Sunday, 14 March 2010

Wind industry calls for US RES, as first project guaranteed

New York, 11 March: The economic stimulus package has provided valuable support for the US wind energy sector, but a national renewable electricity standard (RES) is the policy tenet most critical to the industry’s development, project sponsors said.
Using funds from the American Recovery and Reinvestment Act, the Department of Energy (DOE) this week authorised the first loan guarantee for a wind energy project. The agency’s $117 million guarantee will help finance construction and start-up of a 30MW wind project in Kahuku, Hawaii. The project, by Boston-based sponsor First Wind, aims to contribute to the state’s goal of meeting 70% of its energy needs with clean energy by 2030 – a major reversal as Hawaii currently relies on imported oil for 90% of its energy supply.
But the renewable energy grant programme has been the major source of support for the sector from the Recovery Act. Iberdrola Renewables has received the largest portion of the funds dispersed from the grant programme, more than $500 million, said Donald Furman, senior vice-president of the Portland, Oregon-based company and president of the board of the American Wind Energy Association (AWEA).
The Recovery Act has allowed renewable energy producers to change their investment profiles to move capital to the US. For example, the looming expiration of a production tax credit in 2008 motivated AES Wind Generation to spend 80% of its $1 billion investment for 2009 outside the US, said Arlington, Virginia-based Ned Hall, executive vice-president of the firm. But the Recovery Act will allow the company to reverse that trend this year, with roughly 80% of its investment in the US, he said.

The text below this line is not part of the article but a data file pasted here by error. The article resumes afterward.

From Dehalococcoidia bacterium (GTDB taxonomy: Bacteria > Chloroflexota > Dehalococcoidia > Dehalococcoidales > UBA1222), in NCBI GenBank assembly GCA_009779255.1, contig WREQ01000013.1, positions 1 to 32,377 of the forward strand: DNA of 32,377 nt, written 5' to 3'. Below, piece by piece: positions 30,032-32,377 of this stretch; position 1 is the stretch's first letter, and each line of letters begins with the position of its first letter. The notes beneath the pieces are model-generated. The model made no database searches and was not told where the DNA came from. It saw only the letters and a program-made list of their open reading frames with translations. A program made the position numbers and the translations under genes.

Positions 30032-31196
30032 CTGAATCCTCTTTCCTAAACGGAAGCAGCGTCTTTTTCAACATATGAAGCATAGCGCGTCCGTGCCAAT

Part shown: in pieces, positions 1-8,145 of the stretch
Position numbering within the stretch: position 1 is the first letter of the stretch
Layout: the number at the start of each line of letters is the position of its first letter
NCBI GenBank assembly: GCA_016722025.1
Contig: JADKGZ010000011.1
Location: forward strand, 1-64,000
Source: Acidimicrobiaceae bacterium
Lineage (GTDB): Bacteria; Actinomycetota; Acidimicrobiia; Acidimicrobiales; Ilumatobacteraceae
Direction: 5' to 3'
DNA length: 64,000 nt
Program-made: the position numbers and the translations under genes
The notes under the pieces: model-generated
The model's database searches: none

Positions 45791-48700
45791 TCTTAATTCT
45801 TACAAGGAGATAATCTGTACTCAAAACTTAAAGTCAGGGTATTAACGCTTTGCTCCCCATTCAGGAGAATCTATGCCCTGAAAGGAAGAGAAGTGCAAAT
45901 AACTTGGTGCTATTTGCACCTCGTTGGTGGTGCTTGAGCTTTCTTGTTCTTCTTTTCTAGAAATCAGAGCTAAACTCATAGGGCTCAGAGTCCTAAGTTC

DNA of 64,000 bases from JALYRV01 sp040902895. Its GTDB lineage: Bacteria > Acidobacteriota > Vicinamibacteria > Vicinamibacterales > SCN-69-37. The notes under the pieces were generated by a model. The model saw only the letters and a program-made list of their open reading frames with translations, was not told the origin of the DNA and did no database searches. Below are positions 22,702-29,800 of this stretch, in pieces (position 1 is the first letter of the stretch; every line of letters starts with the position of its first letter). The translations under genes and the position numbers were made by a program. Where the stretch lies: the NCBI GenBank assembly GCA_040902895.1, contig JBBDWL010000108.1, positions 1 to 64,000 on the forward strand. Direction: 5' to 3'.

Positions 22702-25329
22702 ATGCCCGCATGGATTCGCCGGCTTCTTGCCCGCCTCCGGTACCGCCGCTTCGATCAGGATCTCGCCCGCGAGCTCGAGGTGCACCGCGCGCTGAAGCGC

“Anything that creates additional uncertainty certainly motivates us to rethink where we focus our efforts,” Hall said.
While the stimulus funds have clearly played a tremendous role in the sector in the last couple of years, the industry needs a stable, long-term policy, said Victor Abate, vice-president for renewables for GE Energy, which has invested more than $1 billion in wind energy technology in the past decade.
“The next move from a policy perspective is demand,” he said. “We need to drive demand in the alternative energy sector through the next decade in a very stable way, a predictable way, and that’s through a renewable energy standard.”
A national RES is part of the discussions on an energy and climate legislative proposal expected to be offered soon by senators John Kerry (D-Mass), Lindsey Graham (R-SC) and Joe Lieberman (I-Conn), said Denise Bode, CEO of AWEA.
“No, I don’t think we’re in trouble,” she said in response to a question on whether the wind energy industry was losing momentum. “I think we’re very well positioned to get something done and to get it done quickly.”